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If possible, before we start animating a job, we love to get the music. The music and the tempo and beats in that music can give us a nice animation grid for where to place cuts, keyframes, etcetera. Now when a composer creates music for you in your project, there are some specific tempos or speeds that they can use that will make your life a lot easier, we call these the magic tempos. And indeed, if you have access to the exercise files there's a folder called Bonus Content that includes a PDF called Magic Tempos.
In it, we described the philosophy of how the tempo of music maps to frames inside your animation. And on the second page we give you a table of what we call the magic tempos, where specific beats per minute, the tempo that musicians like to think of, mapped to very clean, even frames per beat, the spacing in frames inbetween the beats. We gave this list to our musician ahead of time and said, please pick one of these tempos for the music. Now it so happens that the subject of this project is about heart attacks.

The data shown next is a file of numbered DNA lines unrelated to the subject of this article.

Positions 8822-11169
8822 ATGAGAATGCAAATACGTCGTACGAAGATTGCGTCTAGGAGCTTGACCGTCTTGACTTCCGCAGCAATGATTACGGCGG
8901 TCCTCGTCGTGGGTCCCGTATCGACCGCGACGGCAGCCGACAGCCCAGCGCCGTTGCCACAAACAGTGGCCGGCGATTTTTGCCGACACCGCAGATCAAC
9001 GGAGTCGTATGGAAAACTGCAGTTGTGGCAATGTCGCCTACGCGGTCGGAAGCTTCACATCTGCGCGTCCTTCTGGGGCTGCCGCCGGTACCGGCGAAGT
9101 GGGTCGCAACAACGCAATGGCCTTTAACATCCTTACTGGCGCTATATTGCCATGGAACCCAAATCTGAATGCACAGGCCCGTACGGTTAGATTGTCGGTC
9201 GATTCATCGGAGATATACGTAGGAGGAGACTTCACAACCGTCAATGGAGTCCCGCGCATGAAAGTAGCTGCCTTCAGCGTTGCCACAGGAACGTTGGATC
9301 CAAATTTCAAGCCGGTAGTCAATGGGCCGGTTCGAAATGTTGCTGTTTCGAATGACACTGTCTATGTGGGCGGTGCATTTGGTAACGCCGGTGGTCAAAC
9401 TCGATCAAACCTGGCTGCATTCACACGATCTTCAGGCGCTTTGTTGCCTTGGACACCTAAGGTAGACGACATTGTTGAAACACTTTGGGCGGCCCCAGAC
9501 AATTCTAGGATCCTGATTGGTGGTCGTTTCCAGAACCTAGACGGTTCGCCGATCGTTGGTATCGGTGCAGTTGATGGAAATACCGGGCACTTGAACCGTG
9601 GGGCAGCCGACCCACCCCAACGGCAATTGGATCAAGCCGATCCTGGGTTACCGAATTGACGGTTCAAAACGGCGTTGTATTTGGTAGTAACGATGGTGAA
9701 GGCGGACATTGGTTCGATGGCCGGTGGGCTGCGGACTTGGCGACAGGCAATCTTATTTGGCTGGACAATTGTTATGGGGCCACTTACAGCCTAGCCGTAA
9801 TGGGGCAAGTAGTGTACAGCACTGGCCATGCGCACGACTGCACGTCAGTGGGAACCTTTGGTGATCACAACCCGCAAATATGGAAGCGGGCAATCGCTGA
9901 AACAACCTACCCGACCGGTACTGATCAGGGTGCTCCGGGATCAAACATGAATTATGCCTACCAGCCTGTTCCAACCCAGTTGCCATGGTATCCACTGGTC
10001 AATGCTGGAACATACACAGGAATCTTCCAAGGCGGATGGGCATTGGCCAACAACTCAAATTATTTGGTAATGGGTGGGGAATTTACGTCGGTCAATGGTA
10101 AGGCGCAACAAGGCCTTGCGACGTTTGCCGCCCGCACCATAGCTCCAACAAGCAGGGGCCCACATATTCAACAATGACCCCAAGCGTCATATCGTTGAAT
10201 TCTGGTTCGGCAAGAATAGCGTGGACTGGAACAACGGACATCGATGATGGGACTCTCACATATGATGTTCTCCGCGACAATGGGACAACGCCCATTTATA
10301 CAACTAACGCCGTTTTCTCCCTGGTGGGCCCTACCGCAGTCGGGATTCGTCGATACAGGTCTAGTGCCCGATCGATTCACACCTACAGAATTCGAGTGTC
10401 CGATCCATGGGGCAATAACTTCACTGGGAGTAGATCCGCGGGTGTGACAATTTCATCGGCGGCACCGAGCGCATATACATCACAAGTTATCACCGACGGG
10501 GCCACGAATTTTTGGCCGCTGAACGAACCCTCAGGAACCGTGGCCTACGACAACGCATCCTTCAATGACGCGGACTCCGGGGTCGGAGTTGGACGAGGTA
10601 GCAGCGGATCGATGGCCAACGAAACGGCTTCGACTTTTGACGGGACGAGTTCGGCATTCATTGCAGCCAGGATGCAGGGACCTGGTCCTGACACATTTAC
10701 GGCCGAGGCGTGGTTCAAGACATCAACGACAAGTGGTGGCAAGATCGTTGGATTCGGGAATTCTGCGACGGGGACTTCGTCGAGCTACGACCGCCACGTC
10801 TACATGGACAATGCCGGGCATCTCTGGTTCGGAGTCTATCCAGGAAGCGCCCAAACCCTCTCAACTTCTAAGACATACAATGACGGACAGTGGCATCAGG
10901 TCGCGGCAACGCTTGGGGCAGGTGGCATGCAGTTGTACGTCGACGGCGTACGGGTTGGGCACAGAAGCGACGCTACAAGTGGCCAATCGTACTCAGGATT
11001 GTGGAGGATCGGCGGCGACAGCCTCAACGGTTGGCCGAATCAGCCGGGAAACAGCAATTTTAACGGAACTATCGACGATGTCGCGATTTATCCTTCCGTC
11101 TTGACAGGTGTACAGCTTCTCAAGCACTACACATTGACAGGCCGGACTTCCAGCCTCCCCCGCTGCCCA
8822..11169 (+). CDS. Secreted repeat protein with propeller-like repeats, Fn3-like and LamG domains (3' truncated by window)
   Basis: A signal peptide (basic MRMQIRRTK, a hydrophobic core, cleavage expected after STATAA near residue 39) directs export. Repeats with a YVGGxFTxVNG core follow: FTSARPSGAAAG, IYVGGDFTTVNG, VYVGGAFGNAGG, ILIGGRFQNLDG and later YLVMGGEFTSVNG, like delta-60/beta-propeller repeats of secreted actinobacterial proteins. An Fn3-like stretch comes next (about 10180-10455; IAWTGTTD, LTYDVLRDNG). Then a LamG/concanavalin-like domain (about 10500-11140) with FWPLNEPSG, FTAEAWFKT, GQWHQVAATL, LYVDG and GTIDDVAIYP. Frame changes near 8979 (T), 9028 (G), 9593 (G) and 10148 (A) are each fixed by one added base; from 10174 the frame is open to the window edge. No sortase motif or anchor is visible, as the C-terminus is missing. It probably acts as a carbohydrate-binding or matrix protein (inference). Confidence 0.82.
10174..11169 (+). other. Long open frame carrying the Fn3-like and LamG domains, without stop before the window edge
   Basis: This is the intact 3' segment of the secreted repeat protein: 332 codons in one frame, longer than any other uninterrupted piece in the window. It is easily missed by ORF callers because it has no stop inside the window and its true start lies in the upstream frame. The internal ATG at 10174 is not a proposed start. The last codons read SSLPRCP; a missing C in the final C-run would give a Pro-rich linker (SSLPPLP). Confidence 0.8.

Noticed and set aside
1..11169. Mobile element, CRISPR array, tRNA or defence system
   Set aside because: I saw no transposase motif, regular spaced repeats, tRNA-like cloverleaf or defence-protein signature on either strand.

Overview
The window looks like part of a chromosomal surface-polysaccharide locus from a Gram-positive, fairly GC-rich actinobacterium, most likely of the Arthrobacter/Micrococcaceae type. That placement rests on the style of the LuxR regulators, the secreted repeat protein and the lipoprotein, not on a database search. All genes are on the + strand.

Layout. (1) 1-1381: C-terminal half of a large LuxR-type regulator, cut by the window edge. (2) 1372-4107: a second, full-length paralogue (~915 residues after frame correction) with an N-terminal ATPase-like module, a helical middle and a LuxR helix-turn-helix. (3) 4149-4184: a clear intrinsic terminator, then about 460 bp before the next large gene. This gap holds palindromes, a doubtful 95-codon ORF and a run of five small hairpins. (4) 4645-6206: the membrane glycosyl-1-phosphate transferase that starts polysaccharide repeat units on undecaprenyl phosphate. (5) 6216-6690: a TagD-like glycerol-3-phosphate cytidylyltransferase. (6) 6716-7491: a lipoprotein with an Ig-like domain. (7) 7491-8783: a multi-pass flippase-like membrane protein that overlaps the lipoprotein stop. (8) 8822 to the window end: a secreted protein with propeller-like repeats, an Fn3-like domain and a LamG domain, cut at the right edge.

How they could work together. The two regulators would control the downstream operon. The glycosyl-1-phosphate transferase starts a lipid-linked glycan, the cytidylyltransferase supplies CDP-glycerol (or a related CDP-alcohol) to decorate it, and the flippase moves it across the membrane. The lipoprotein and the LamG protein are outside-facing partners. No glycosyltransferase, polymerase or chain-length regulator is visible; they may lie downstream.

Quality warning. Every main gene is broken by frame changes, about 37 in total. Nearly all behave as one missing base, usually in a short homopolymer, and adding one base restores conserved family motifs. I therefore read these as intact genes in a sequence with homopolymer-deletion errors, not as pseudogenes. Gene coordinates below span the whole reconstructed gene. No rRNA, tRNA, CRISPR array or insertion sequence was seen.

So we did a little research to find out what is the common tempo of a heartbeat. We found it can fall anywhere between 60 and 100 beats per minute, with 72 being common. So the musician had asked us what our frame rate was, 23.976, and looked for a tempo that was close to this target tempo of around 72 beats per minute and lo and behold, here's one right here, 71.93. Now the musician knows what tempo to compose our music at. Even if the composer has not done composing the music, if you know that they're going to compose at this tempo ahead of time, you now have a framework for how to space out your animation timing, namely, 20 frames between each beat of the music.
Since we got the music first, I'm going to go back at After Effects, twirl open Sources, twirl open Music, grab our soundtrack finalbeat.wav, and add it to the Final Composition.
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